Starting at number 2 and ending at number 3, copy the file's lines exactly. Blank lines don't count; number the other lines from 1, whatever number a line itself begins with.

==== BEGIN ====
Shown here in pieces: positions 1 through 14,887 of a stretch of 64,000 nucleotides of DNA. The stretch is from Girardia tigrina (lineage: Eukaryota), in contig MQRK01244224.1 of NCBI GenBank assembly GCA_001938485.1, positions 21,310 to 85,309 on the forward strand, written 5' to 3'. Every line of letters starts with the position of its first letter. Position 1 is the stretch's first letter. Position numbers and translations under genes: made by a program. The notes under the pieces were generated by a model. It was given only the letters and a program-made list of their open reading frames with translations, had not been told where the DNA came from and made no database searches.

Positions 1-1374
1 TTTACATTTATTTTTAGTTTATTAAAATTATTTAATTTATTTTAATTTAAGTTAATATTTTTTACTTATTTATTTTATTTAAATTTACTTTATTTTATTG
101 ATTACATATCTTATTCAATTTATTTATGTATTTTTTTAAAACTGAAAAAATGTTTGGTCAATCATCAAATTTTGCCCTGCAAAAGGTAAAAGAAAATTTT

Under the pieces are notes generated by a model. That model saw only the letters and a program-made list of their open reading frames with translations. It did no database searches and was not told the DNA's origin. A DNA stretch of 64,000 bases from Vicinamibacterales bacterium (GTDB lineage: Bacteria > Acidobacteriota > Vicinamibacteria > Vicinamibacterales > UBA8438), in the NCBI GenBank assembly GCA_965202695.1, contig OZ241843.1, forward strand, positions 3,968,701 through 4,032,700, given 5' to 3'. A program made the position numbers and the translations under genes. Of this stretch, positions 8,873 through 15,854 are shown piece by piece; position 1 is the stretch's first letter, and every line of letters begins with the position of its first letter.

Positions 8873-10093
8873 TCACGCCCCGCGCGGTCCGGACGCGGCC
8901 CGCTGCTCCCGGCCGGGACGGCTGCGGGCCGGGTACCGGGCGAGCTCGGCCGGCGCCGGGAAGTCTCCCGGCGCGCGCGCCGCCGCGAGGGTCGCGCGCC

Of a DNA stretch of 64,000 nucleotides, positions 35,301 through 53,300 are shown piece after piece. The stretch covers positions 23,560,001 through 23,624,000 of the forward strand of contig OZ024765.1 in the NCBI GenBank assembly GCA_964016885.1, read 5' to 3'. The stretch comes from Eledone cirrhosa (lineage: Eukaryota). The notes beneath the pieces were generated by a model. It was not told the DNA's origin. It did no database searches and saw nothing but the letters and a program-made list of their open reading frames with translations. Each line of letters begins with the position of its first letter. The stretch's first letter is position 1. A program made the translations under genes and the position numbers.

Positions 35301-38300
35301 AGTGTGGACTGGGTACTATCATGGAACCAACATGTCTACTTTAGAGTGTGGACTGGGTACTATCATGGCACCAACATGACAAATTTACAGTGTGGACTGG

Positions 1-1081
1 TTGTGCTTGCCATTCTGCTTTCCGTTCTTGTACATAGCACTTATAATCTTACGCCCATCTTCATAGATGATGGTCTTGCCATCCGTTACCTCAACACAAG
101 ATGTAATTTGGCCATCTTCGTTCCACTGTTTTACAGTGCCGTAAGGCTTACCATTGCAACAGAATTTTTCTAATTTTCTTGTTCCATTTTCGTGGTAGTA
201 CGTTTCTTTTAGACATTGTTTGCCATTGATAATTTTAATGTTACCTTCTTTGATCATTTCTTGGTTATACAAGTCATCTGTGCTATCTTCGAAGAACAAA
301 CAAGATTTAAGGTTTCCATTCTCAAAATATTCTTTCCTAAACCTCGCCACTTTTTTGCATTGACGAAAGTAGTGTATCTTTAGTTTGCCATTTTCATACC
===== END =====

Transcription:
Positions 1-1374
1 TTTACATTTATTTTTAGTTTATTAAAATTATTTAATTTATTTTAATTTAAGTTAATATTTTTTACTTATTTATTTTATTTAAATTTACTTTATTTTATTG